Haiti loans on Kiva have been very scarce. There has never been an established process set up at the Haitian branch of Esperanza International, Kiva’s Field Partner in Hispaniola, for uploading loans on to Kiva. This is predominantly because there is no-one responsible for Kiva in Haiti. The DR-Haiti language barrier has also made things difficult.
Esperanza’s loans have predominantly come from the Dominican Republic, though it’s worth noting that many of Esperanza’s DR loans go to Haitian immigrants. The odd Haiti loan has found its way onto Kiva thanks to the help of a Hope International employee, but these were inevitably funded so quickly that most Kiva lenders probably never knew they were there.
I was tasked with coming to Haiti to set up this process. This has been easier said than done. What with the cholera outbreak, protracted presidential elections and the subsequent unrest, my arrival was delayed from early December to the beginning of January. I would have liked at least 6 weeks here. As it happens, I’ve just over 3. Still, when I leave Haiti next weekend I’m pretty confident that we’ll have a system in place which will mean that Haiti loans will finally be a regular feature on Kiva. I’m crossing my fingers as I write, quite tricky on a QWERTY keyboard.
We’ve kept the process simple. I’ve been training loan officers to explain Kiva at loan disbursal meetings, implement a client waiver, interview borrowers, take a decent photo and then write up their story. I haven’t needed to train them on Kiva’s systems because Esperanza International already has a Kiva Coordinator in the Dominican Republic who will upload the loans.
My challenge has been a lack of loan disbursal meetings to practise the process for real, as Esperanza International historically disburses very few loans in January and February. There have only been two so far, and there will be three this week. Still, we’ve been able to practise at loan repayment meetings and the loan officers here seem like fast learners. I’m also lucky to have a country director who’s passionate about Kiva and Obed, the aforementioned Hope International employee, to lend a hand when I’m gone.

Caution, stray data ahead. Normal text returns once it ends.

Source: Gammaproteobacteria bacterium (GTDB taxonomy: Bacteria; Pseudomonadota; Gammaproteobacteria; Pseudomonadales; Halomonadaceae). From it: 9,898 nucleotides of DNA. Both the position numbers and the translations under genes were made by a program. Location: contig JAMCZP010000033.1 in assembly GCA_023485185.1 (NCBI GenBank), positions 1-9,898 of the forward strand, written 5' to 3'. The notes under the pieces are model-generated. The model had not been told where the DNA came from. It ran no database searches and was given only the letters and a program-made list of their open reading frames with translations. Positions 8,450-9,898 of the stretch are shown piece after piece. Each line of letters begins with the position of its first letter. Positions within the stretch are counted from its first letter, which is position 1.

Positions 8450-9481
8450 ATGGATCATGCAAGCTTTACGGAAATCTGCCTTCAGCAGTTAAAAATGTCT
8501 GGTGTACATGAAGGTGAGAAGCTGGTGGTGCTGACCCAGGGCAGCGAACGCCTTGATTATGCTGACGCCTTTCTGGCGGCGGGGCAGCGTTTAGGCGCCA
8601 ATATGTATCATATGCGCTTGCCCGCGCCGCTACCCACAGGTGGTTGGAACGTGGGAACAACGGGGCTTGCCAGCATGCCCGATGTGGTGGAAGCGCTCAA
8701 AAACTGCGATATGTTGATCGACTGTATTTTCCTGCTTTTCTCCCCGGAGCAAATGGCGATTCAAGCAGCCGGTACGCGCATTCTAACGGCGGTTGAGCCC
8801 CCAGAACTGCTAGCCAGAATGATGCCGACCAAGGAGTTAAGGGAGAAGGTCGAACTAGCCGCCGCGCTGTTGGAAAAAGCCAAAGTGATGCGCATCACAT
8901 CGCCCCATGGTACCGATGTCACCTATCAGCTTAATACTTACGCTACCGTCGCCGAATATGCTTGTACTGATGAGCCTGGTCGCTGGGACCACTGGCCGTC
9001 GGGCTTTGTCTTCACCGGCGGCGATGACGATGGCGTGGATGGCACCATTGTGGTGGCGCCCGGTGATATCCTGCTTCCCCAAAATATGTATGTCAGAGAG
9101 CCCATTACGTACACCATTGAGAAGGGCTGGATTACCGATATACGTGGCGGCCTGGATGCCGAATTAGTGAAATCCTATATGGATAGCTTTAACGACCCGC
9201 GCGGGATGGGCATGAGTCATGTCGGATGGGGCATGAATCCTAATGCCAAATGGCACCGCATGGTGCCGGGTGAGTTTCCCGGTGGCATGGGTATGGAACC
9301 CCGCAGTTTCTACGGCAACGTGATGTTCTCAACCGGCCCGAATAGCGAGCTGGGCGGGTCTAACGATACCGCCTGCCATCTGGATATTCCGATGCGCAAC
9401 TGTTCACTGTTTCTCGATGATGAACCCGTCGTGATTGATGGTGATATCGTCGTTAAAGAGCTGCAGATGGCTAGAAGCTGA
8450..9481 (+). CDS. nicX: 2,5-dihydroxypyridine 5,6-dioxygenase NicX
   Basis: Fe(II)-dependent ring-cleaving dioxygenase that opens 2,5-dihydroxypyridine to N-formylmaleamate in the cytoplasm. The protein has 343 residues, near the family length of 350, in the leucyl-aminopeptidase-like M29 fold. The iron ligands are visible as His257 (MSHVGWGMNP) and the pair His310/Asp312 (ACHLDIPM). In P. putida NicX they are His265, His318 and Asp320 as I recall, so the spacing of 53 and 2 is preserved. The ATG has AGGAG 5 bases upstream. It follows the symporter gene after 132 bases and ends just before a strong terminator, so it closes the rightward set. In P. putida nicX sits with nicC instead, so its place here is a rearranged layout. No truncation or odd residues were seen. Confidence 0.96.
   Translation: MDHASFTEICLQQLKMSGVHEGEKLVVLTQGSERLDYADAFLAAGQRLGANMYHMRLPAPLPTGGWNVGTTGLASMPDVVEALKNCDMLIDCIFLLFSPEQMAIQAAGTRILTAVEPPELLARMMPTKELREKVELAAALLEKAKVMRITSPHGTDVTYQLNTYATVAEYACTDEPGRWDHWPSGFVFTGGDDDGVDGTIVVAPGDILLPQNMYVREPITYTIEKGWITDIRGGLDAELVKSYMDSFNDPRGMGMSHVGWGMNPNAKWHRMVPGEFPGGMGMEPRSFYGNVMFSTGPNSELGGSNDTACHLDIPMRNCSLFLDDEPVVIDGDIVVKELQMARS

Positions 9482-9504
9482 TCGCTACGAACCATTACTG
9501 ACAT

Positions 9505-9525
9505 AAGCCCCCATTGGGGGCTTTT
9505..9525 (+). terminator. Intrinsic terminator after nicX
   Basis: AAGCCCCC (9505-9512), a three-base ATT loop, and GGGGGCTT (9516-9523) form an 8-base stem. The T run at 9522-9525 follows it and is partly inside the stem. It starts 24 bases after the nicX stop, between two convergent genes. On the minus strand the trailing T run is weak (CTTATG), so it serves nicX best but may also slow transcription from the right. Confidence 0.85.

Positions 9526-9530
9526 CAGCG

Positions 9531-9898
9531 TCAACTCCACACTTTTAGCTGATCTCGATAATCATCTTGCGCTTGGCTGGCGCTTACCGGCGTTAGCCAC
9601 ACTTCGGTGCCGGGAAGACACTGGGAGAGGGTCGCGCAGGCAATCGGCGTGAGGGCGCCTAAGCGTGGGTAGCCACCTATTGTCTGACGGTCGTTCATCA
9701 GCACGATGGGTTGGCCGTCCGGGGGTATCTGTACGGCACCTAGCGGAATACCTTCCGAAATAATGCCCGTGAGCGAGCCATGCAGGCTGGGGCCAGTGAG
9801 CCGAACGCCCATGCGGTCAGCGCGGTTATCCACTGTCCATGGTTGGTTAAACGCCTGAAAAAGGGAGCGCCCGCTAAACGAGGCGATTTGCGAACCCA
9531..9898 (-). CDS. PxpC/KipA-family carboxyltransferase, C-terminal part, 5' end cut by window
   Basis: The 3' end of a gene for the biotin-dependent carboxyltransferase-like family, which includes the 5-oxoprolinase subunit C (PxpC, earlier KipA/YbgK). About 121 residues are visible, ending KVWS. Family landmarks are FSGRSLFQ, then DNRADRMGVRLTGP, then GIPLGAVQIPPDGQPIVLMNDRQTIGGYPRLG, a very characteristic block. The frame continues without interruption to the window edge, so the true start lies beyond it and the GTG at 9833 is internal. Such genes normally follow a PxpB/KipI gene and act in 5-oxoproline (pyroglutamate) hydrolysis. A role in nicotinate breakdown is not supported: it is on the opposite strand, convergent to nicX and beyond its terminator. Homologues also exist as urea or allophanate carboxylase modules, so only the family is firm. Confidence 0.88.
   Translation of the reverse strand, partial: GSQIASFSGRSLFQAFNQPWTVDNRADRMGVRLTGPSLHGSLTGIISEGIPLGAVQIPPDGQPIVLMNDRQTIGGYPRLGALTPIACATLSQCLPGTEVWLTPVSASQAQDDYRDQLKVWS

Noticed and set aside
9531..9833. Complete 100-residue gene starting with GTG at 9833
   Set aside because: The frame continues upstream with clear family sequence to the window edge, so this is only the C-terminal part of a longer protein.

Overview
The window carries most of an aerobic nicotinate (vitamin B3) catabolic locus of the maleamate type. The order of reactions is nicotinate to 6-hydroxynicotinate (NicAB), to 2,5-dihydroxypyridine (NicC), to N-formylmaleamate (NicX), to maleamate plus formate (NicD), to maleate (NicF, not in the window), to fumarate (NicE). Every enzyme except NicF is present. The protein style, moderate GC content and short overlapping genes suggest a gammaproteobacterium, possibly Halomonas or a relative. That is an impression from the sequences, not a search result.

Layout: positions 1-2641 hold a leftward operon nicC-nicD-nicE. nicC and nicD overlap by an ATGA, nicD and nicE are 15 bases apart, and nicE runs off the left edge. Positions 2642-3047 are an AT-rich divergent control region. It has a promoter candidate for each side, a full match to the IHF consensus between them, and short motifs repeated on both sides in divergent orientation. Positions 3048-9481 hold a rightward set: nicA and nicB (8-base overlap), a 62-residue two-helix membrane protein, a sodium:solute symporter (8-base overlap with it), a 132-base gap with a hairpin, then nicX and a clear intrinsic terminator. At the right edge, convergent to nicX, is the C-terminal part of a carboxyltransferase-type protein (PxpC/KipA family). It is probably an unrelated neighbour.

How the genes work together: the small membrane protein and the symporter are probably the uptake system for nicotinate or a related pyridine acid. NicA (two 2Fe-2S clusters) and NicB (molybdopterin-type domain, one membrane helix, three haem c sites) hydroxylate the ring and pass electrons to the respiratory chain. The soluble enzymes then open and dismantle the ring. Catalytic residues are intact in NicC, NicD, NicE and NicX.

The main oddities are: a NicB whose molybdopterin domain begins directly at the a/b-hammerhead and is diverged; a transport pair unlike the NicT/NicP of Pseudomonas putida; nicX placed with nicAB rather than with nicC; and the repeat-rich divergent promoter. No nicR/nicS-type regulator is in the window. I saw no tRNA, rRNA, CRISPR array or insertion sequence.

I’d like to set some expectations about the amount of Haiti loans you should expect to see on Kiva. While Esperanza International has 9 branches around the Dominican Republic, there is currently only one in Haiti (not including a ‘complimentary services’ office in Port-au-Prince). This means that, even at peak lending time, there will only be around 3 to 5 loan disbursals a week. Still, that’s far more than currently appear on Kiva. Hopefully, if Esperanza International continues to grow in Haiti, more branches will open and this figure will rise.
There’s so much more to say about Haiti, but I’ll save that for another time. As I head back to the DR at the end of the week, memories of this country will stay with me for a long time. Truth be told, I really don’t want to leave. I love it here. As international news stations broadcast Haiti’s misery, my own picture will be one of a fun-loving, joyous nation, albeit often a hungry one. While Haitians are well aware of the struggles that life can bring, they could never be accused of not making the most of it.
Nick is coming to the end of his placement with Esperanza International. He’s looking forward to starting a new one with Interactuar in Colombia.
Entry filed under: Americas, blogsherpa, Countries, Esperanza International, Haiti, KF13 (Kiva Fellows 13th Class). Tags: blogsherpa Haiti, Haiti, Kiva, Kiva Fellow, Loans in the time of cholera, love in the time of cholera, microcredit, microfinance, microloans, Nick Hamilton.